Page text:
I’m positive the Tigers were fired up Friday, but they didn’t have it Saturday morning.




  Before anyone doubts the morning effect, they need look no further than the Gamecocks just up the road.




Carolina just does not play well at 12 noon. The team and the fans don’t seem to get up for the game. There is a big difference between tailgating with scrambled eggs and low country broil.




  Unfortunately, the worst teams in a conference get the 12 noon kick-offs and the Gamecocks "earned" at lot of them last year with their 3-9 record.




  What I’m trying to get at is fans should not get overly upset with the Tigers’ 38-7 loss to Strom Thurmond. The Rebels are now a 3-A team and may be the best team the Tigers will play in the regular season.




  We can’t tell how the Tigers would have played Friday night in normal conditions. That ship floated away!




  Saluda is young at several positions, meaning the team will get better as the season progresses. The pre-season has some tough teams, but it’s the conference season that counts.




  P.S I’ve mentioned many times about my superstition about what clothes I wear to the games.




  A few weeks ago when I got to church, Terry Winn gave me two new pair of socks, still in the packaging, that belonged to her late father-in-law Donald Winn.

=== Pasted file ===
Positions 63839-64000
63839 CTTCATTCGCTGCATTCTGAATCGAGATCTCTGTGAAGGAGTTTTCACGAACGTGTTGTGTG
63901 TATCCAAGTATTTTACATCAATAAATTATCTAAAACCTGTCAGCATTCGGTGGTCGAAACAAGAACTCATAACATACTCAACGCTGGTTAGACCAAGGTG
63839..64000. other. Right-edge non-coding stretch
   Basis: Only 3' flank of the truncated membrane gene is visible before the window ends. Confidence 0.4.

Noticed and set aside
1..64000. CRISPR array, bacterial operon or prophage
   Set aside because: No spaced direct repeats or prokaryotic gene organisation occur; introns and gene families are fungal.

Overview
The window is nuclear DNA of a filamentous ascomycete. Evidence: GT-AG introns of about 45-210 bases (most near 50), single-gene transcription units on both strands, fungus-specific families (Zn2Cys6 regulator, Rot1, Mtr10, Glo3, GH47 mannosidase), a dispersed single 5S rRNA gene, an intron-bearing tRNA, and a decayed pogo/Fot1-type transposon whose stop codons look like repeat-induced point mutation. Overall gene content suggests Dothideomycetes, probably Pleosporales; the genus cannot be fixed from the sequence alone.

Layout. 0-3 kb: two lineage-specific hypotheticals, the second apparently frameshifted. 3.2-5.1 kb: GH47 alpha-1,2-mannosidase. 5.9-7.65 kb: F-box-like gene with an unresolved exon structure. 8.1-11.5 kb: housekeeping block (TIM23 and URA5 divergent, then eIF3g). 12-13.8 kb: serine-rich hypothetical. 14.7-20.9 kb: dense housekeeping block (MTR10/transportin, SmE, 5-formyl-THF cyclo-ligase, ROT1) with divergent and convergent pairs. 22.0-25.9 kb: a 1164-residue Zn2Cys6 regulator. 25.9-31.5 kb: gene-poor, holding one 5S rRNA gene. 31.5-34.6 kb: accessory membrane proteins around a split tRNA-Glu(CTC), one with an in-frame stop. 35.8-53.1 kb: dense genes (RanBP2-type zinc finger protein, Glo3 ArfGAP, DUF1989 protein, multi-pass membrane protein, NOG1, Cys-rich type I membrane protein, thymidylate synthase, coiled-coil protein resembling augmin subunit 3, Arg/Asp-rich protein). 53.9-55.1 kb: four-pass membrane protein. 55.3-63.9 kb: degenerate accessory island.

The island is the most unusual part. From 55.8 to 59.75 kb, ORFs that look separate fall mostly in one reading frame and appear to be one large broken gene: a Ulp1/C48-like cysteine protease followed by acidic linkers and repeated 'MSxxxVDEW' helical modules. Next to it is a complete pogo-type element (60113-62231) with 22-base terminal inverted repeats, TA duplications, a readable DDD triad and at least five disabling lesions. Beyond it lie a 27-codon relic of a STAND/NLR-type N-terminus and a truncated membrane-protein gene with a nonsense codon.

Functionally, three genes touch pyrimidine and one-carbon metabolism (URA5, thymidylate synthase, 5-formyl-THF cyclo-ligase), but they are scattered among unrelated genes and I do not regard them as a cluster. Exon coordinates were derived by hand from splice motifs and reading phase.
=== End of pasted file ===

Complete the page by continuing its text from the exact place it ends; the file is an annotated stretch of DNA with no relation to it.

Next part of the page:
There were few bigger Saluda Tiger fans than Donald, so I decided as a tribute to him, I would wear a pair of those socks to the Saluda-Thurmond game.




  I will never wear them to a game again! Donald would not have liked that outcome one bit!
















  I’m a self professed Investigation Discovery (ID) Channel addict.




  I probably watch over ten hours of the programming a week.




  Saluda native Duane Johnson, a retired FBI agent, was in our office last week, and I mentioned ID for some reason, and he said, "One of my cases was on the other night."




  When he started describing the case, I knew exactly what he was talking about.




  I said, "That’s one of my favorites."




  "Favorites" is probably not the proper word when the case involved someone’s demise.




  The case concerns a bank executive who gets kidnapped. Sadly, he is killed when the murderers duct tape him to a chair and throw him over a bridge.




  The case was solved when the end of the tape used to bind the man matched the end of a roll of duct tape in the suspect’s possession.




  This is one of those cases that has been covered in multiple programs, including "Unsolved Mysteries," "Forensic Files," "FBI Files,’ and "Swamp Murders," and if you haven’t seen it, you will!




  Duane said he called the agent he worked with on the case to let him know it was on TV.




  He didn’t have to call far. The case they worked took place in Missouri, but the agent Duane worked with now lives in Chapin!
















  I was saddened by the passing of two fine men last week, Lewis Maw and Otto Duffie.




  Lewis was a salesman by profession, but he also had an early career in area auto racing. He married a member of Saluda County’s racing Fulmer family, Evon.




  His brother, Sam, is one of the owners of Spartanburg’s legendary Beacon Restaurant.




  I’d run into Otto Duffie at the Traffic Circle almost every Tuesday when he was able. He was coming to get his paper.




  It was not that ago that his health prevented him from driving to the store. I was shocked when I found out his age.




  I found that out when his daughter put a 75th anniversary photo and story about her parents last year.




  Mr. Otto was 96.




  I always enjoyed talking to both of these gentlemen.




  They both will be greatly missed.